Lotus boss says majority of F1 teams battling funding issues

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Lotus chairman Gerard Lopez (pictured) has told a Russian website that he believes most of the Formula One paddock is dealing with financial issues, declaring that “for 80 percent of the teams, their financial situation is no better than ours.”

The cost of doing business in the world’s most popular motorsport has become a very big problem to the smaller teams. A cost cap is set to debut in 2015, but considering the amount of spending that is done by the bigger teams like World Champion Red Bull, one may have the sense of “I’ll believe it when I see it” when it comes to that initiative.

This past year, Lotus was in the headlines for its money woes as they were for Kimi Raikkonen and Romain Grosjean’s exploits on the track. However, Lopez noted to F1News.ru that with the global economy still limping along, teams have been forced to abandon the usual investment/sponsorship route.

“I can go to potential investors and say ‘I want to sell millions of cars running on renewable energy and hybrid technology’ and they tell me ‘Wow! Let’s see what we can do!,” he said to the Russian site.

“But if I say that I want money for F1, to participate in one of the biggest sporting events in the world, you don’t get the same answer.”

And with that comes the side effect of choosing drivers on the amount of funding they bring to the table instead of on pure talent.

Lotus can certainly relate, as team principal Eric Bouiller has said that Pastor Maldonado’s extensive sponsorship played a role in him gaining their second race seat alongside Grosjean in 2014.

IndyCar 2017 driver review: Sebastien Bourdais

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MotorSportsTalk continues its annual review of the Verizon IndyCar Series drivers that raced in 2017. A dream start occurred for Sebastien Bourdais and the Dale Coyne Racing team upon their reunion, followed by a nightmare in Indianapolis with a huge crash in qualifying, and ended with a rapid recovery to build confidence for 2018.

Sebastien Bourdais, No. 18 Dale Coyne Racing Honda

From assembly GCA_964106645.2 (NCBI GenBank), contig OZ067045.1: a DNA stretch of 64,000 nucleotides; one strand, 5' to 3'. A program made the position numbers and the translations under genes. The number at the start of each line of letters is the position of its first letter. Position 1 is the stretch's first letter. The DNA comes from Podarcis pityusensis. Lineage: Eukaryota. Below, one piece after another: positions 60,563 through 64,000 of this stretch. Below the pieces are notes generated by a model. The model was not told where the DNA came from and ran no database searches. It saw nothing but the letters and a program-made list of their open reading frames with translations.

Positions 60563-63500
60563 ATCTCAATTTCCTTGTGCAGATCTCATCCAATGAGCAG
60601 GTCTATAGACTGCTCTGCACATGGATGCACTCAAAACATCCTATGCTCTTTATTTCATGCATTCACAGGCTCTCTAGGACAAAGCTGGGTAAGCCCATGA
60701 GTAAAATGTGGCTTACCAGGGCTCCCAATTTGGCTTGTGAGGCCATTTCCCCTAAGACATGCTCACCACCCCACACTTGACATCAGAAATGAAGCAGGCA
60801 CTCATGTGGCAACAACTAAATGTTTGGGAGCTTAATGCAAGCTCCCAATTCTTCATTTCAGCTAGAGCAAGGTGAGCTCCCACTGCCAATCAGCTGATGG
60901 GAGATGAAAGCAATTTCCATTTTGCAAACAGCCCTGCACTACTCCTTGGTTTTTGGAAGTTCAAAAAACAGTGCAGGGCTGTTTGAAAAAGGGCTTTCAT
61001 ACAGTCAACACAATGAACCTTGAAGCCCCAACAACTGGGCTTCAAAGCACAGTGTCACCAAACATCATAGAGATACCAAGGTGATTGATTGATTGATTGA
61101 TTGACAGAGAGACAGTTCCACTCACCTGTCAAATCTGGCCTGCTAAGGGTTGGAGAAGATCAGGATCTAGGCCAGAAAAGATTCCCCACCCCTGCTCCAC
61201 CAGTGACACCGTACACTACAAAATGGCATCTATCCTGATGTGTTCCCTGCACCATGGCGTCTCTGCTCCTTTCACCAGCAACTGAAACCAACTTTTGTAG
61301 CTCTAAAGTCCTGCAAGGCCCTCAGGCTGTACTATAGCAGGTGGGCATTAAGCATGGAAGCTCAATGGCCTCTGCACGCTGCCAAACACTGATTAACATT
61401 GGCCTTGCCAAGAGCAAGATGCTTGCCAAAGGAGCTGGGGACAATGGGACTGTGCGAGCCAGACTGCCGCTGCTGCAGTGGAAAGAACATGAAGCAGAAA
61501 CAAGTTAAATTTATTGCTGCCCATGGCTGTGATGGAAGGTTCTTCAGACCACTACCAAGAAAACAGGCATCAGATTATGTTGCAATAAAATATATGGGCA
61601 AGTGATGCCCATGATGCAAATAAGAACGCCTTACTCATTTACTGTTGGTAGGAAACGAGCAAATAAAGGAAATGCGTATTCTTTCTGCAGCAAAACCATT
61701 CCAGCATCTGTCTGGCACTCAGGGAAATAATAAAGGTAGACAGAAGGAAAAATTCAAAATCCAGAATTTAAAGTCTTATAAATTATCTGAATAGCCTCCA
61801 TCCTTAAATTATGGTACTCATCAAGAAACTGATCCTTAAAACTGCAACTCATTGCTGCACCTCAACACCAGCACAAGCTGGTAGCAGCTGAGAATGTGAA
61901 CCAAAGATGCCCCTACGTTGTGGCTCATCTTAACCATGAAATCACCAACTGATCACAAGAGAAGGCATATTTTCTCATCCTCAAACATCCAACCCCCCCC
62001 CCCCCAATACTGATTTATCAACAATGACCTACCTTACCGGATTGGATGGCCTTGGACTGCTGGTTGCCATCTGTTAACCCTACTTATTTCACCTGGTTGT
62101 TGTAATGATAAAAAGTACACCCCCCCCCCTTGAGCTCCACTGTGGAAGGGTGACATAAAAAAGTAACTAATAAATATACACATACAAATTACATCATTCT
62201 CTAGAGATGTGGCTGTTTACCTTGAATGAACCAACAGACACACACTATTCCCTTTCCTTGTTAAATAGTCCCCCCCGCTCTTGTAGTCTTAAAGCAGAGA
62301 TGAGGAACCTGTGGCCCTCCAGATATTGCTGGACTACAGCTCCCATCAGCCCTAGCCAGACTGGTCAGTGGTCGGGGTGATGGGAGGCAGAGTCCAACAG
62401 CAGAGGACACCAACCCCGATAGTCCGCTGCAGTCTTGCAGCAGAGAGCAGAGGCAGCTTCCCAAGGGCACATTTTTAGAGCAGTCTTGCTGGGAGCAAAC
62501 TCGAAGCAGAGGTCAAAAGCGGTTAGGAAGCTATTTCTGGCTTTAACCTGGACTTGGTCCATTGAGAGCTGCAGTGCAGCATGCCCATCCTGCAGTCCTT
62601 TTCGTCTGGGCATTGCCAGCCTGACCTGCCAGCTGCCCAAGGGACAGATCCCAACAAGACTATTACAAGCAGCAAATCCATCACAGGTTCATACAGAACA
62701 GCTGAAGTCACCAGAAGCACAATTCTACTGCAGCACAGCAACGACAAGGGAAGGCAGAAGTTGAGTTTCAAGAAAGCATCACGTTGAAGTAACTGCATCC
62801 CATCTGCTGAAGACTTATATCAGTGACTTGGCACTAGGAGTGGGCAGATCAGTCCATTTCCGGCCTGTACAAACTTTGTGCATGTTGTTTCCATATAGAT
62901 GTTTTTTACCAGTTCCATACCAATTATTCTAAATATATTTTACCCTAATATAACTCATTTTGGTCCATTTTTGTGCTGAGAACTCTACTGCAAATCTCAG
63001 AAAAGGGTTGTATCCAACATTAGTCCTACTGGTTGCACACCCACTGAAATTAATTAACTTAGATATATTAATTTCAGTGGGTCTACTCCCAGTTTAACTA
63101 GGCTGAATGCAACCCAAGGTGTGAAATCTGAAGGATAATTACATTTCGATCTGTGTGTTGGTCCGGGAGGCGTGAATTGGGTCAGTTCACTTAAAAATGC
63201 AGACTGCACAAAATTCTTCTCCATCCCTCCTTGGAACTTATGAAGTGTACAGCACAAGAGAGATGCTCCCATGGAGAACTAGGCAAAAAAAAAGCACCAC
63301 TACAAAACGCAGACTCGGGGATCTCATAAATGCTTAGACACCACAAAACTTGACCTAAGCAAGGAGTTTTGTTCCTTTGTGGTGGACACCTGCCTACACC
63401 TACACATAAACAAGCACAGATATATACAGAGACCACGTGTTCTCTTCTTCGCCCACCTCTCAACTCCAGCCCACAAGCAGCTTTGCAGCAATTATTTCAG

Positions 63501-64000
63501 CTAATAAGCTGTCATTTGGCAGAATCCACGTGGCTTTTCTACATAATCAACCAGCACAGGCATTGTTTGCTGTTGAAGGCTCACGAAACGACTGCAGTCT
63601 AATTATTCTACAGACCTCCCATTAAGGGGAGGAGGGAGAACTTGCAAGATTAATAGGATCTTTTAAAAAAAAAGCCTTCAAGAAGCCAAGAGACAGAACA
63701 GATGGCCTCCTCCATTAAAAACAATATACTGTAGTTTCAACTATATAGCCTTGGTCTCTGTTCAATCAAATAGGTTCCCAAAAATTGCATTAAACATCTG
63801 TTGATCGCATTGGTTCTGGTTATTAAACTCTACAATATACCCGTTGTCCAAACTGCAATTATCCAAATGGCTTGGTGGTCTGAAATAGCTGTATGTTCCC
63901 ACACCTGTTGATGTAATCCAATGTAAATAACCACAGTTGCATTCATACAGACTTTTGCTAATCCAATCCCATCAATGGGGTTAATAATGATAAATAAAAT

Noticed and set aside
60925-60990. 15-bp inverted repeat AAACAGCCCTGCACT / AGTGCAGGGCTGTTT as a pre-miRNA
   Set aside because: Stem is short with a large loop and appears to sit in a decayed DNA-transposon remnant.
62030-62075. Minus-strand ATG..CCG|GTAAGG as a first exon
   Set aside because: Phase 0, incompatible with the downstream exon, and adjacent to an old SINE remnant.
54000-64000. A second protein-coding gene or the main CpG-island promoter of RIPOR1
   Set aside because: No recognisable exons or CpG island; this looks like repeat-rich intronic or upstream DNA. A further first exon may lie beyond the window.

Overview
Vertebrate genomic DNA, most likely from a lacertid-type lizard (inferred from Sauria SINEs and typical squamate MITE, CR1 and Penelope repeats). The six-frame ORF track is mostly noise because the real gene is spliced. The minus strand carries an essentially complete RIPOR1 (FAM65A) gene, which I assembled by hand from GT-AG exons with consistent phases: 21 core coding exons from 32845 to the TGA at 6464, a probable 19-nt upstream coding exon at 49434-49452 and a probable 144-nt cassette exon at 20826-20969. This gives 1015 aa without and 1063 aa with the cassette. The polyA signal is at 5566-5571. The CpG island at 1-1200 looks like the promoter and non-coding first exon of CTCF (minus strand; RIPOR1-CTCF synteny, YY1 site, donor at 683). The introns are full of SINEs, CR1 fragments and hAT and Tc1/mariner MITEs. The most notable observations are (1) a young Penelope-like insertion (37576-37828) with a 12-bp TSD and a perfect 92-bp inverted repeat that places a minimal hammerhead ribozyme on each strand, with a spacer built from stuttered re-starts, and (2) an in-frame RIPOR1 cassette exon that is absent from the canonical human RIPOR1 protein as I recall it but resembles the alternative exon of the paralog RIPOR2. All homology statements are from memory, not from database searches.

• 2016: 14th Place, 1 Win, Best Start 3rd, 1 Podium, 3 Top-5, 11 Top-10, 24 Laps Led, 11.9 Avg. Start, 11.2 Avg. Finish
  • 2017: 21st Place (8 Starts), 1 Win, Best Start 6th, 2 Podiums, 2 Top-5, 5 Top-10, 74 Laps Led, 12.4 Avg. Start, 11.0 Avg. Finish

The 2017 campaign for Sebastien Bourdais upon his return to Dale Coyne Racing will forever be known as both a year of “what could have been” and a year of “what a comeback it was.”

The abnormal season for Bourdais stretched eight races with a three-month break in the middle owing to his own mistake qualifying for the Indianapolis 500, which left him with multiple pelvic fractures and a fracture to his right hip. His car was a rocket ship; but after two laps at 231 mph, Bourdais appeared to over-correct and destroyed the wall at Turn 2 in Indy in a massive 127G impact. It was a horrific looking accident, but one that also saw Bourdais rather lucky to have not been injured worse.

It set forth in motion an incredible recovery that saw Bourdais back testing the Monday after Mid-Ohio, just over two months since the accident, then in race action just over three months later at the 1.25-mile Gateway Motorsports Park oval, and because Bourdais is a regulation badass, he finished in the top-10 straight out of the box. He worked as hard as he did to return earlier than anticipated to avoid an offseason of questions asking if he’d come back and if he’d be strong enough to do so.

The recovery was a welcome story to end the year after the agony at Indy that stopped a potential title run or certainly top-five in points finish in its tracks. A classic Coyne strategy special vaulted Bourdais from last to first and a popular win in his U.S. hometown of St. Petersburg to kick off the year. A second place at Long Beach backed it up and eighth at Barber kept him atop the standings.

But Indy was shaping up to be an important bounce back weekend after Bourdais got taken out in Phoenix, then incurred an engine failure in the IMS road course race. And then, of course, his loud and violent accident qualifying for the ‘500 changed the course of the season.

After three “almost there” but largely unfulfilling years at KV Racing Technology, Bourdais embraced the family atmosphere back at Coyne along with longtime engineers Craig Hampson and Olivier Boisson, determined to continue punching above the team’s weight. He crafted a remarkable story all season and will be keen to fulfill it over the course of a proper full campaign in 2018.